Not to plug our services, but if you don’t mind, I would like to point out, as a fan of your Web Worker Daily site, that I personally hope our Insurance Comparison Tool could potentially prove very valuable to your readers at WWD (contractors and the self-employed, working from home, etc), as it’s a very easy to use tool to help find health plans for themselves and their families.

    I would also like to point out for additional clarity, because I’ve seen some confusion about this lately, that our paid services are mostly telephone based, and not part of the website. The large majority of the website should be free forever — and hopefully the telephone paid services will prove valuable enough for people to pay for after 2007.

    Again, thanks for the write up. Nice to see some of the sites I read regularly posting about us after working 10 months (myself) on the project. If you or your readers have any constructive feedback, I’d be happy to hear it, and I’ll see about answering any questions that I can.

    Thanks,
    Kyle

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  4. How can you change millions of people’s behavior through a WebMD-wannabe website? Are people suddenly going to stop going to search engines to start their health search? Does Revolution’s content offer something WebMD didn’t already offer? Outside of the social networking stuff, I’m not seeing the value proposition or rationale for these valuations (outside of the fact that it’s Steve Case, who has zero healthcare background).

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  5. When I first heard about RH at a major pharmaceutical convention, my first thought was…what does Steve Case and his hired executives know about healthcare? Nada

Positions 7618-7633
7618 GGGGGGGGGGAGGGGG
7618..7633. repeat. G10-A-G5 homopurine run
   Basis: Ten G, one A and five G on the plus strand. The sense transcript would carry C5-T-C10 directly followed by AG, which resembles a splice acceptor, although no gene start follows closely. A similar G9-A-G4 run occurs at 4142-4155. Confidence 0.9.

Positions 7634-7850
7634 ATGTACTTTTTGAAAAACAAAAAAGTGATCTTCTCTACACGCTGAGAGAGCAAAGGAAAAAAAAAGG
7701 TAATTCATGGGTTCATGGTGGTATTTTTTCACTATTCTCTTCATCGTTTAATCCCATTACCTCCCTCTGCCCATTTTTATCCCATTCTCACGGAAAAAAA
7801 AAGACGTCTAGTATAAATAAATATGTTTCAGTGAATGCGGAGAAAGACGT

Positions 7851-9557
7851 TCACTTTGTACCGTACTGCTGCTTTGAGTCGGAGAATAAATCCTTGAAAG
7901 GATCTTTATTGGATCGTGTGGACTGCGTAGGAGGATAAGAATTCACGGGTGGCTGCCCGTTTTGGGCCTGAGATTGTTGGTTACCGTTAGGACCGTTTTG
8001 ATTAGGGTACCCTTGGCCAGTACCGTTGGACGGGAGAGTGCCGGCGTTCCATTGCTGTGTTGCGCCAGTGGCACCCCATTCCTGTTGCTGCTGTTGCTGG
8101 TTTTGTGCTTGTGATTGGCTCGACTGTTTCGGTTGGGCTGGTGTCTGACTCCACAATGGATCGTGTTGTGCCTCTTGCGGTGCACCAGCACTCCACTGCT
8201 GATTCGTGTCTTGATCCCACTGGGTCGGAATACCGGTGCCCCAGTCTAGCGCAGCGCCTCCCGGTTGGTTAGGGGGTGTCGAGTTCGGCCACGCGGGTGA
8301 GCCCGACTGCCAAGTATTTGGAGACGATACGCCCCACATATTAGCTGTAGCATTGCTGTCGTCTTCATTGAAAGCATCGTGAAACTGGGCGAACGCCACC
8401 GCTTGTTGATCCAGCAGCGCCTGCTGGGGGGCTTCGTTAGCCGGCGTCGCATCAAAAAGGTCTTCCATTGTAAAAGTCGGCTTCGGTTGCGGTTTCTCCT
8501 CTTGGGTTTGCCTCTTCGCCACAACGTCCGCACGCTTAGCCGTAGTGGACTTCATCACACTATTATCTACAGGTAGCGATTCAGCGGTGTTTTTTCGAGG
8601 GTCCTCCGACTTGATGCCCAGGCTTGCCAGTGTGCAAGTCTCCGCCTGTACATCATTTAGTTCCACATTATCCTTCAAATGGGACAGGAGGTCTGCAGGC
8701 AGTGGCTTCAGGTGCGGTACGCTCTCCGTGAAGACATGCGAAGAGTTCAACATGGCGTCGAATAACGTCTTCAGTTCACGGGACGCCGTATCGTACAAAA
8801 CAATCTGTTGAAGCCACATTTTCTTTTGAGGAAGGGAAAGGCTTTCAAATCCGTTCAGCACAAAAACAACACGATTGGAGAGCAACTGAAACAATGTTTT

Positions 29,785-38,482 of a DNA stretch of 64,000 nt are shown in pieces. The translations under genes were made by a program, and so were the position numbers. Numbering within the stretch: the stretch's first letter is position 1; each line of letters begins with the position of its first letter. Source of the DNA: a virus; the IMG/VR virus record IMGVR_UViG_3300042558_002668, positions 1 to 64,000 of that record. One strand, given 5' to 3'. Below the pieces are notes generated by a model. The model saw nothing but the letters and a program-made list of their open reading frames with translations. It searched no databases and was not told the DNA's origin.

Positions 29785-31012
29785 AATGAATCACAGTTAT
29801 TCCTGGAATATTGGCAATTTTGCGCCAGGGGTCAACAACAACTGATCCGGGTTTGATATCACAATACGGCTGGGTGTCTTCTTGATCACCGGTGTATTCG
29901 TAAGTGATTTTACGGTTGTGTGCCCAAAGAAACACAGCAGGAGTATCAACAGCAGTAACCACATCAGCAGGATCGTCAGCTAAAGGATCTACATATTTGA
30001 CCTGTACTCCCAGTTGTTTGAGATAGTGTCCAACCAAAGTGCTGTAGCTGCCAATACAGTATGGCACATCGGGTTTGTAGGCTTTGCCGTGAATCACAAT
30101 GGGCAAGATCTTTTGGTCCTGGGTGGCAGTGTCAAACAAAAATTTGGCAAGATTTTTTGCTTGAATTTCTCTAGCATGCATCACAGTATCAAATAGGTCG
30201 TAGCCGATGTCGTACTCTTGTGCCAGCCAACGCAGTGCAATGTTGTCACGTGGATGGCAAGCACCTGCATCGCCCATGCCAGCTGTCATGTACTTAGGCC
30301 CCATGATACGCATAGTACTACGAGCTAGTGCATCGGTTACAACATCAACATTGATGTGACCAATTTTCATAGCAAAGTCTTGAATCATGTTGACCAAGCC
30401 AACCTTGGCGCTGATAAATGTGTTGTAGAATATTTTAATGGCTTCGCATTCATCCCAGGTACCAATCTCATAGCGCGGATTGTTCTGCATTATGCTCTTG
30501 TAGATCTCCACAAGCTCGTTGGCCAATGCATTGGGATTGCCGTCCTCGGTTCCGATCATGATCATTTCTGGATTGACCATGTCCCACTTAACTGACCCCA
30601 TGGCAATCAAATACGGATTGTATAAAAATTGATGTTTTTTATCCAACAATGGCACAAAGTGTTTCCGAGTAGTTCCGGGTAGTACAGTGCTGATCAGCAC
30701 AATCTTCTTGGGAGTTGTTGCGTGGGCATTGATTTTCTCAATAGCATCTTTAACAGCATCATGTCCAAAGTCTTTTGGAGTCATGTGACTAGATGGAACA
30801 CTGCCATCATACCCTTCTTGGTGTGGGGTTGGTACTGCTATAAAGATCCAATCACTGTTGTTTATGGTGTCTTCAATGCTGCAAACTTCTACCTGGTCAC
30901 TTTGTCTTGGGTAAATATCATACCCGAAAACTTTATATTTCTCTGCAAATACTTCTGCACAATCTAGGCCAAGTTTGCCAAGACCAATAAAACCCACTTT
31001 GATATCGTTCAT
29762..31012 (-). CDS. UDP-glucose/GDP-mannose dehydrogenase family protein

But now that I think about it…does it really matter if he’s an expert in healthcare? The man is doing something or trying to do something to change healthcare for the better.

    Even if RH may be lacking some crucial things or may not be up to par as some other already existing sites, he deserves applaud for attempting to make a difference

    Through trial and error…is when a great product is developed

    [M]ichelle

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  6. I would think after having 5 kids and being as smart as Case supposedly is, he wouldn’t have to rush his kids to the emergency room every time they are sick. No wonder the emergency rooms are all full.

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  7. Want to change healthcare for real? Find companies, organizations and people who have already been trying to do just that for the past 10 or 20 years and give them your support. Don’t add yet one more “me-too” health website to the noise and call it something sensational because it actually prides itself on its UNreliable knowledge.

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  8. youdothevoodoothatyoudosooowell Tuesday, January 23, 2007

    Bud Fox:

    Case is attempting to emulate the extreme lumpenproletariat common touch with his tall tale of emergency room visits. Preventative care is what mitigates the need for emergency room visits.

    Mostly the uninsured, for routine diagnoses, hit the emergency room for what ails.

    Steve Case has boutique, on-call care…with house visits. Or if he or a family member needs a work-up, goes to some place like Pritikin or The Greenbrier…

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  9. I tried out their website (RevolutionHealth.com)
    I did a Doctor’s Search , it doesn’t appear to be working.

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  10. A Revolution Health employee. Tuesday, January 23, 2007

    “When I first heard about RH at a major pharmaceutical convention, my first thought was…what does Steve Case and his hired executives know about healthcare? Nada”

    Indeed…however Mr. Case WAS smart enough to hire PLENTY of us with years of healthcare experience. In my case, 25 years from a provider, to an administrator to healthcare IT exec.

    From the outside, it’s easy to assume that there’s no healthcare experience here and you’d be incorrect. Consider this: no one could build what we’ve built in the time we’ve built it without healthcare experience.